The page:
Take a photograph and measure the slope of the slide (or another example of gradient) in the playground. What is it’s gradient? (rise divided by run). Label your image (in Paint) and send it to my email address. The following screenshot shows the slopes generated in Graphmatica (Free download here). The pink line is the slope of the ramps inside our old school building. It sits between the recommended Australian standard (white) and the maximum Australian Standard (red). The new building has a wooden ramp with a slope of 1:14, which is the recommended Australian standard. Choose one of the slopes we measured and describe it in the comments below.

 

Learning Intention: Students will learn to draw a line graph to represent a data set, including the appropriate scale, axes, labels and title. They will also use technology to create a graph using the same data to compare the process and the product.

Success Criteria: A successful line graph will include the following:

  • lines drawn neatly with a ruler and greylead pencil or a digital graph with appropriate data
  • an appropriate scale to show the data clearly
  • clearly labelled and equal increments on both the horizontal and vertical axes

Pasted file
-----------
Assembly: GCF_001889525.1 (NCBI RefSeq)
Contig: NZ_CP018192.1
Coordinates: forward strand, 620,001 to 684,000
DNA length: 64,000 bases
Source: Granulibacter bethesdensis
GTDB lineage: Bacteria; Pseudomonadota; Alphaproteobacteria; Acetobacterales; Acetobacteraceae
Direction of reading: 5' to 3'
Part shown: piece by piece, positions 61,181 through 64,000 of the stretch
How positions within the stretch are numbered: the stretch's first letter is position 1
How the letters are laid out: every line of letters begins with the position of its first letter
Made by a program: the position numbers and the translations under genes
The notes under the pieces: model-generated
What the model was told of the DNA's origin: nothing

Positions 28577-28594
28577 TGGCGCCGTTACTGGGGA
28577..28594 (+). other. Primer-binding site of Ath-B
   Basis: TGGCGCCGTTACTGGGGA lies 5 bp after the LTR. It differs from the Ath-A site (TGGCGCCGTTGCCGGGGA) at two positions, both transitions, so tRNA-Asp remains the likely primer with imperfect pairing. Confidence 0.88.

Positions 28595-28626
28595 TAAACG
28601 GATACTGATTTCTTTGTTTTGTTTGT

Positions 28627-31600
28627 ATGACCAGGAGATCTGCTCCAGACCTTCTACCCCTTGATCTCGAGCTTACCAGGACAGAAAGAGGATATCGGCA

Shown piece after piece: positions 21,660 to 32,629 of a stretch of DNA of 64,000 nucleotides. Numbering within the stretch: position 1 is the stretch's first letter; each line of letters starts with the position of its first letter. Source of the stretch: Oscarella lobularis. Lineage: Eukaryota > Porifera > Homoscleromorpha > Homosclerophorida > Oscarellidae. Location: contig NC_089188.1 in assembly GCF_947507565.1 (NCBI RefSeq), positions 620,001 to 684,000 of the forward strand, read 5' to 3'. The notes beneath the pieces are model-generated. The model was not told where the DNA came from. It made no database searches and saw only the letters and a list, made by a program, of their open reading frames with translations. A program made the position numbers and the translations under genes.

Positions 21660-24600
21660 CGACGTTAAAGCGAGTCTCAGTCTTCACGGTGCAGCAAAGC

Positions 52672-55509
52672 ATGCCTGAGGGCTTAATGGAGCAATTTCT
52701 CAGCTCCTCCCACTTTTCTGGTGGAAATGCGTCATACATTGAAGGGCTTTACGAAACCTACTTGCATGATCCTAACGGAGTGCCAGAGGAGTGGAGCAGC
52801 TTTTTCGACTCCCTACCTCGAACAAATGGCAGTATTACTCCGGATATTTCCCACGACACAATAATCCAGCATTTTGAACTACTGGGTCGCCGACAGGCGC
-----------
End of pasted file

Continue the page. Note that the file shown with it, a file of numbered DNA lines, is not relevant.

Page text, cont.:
• labels on each of the axes that identifies the appropriate data (time in years, population in 100,000′s for example)
  • a clear and accurate title that explains the purpose of the graph
  • Students may also be able to extrapolate the graph to make a prediction about future data.

“Every five years the Australian Bureau of Statistics (ABS) runs the Census of Population and Housing. This year 29 000 collectors will be part of a 43 000 strong Census workforce that will paint our national portrait in numbers. The Census is a questionnaire filled out by everyone who is in Australia on Census night, except foreign diplomats and their families. It’s so important that it’s mentioned in the Australian Constitution.

The Census counts the number of people in Australia, and information about them like what work they do, what education they have and the households they live in. This information helps decide where services such as hospitals, schools and roads will be built. The Census of Population and Housing is also used as the starting point to estimate the population of Australia, the states and territories and small communities.

This Census involves delivering 14.2 million Census forms to Australia’s 9.8 million households and then transporting and processing more than 46 million pages of data. Census is also changing with the times: 30% of the population are expected to fill out their forms online using eCensus.” Read more about the Census at “Maths by Email”.

The following task uses data taken from the results of the census to produce a line graph that shows the changes in the “Estimates of the Indigenous Australian Population since 1901″. Complete the graph with greylead and a ruler and answer the following questions:

  1. Give reasons for why a line graph is the most appropriate way to present this data.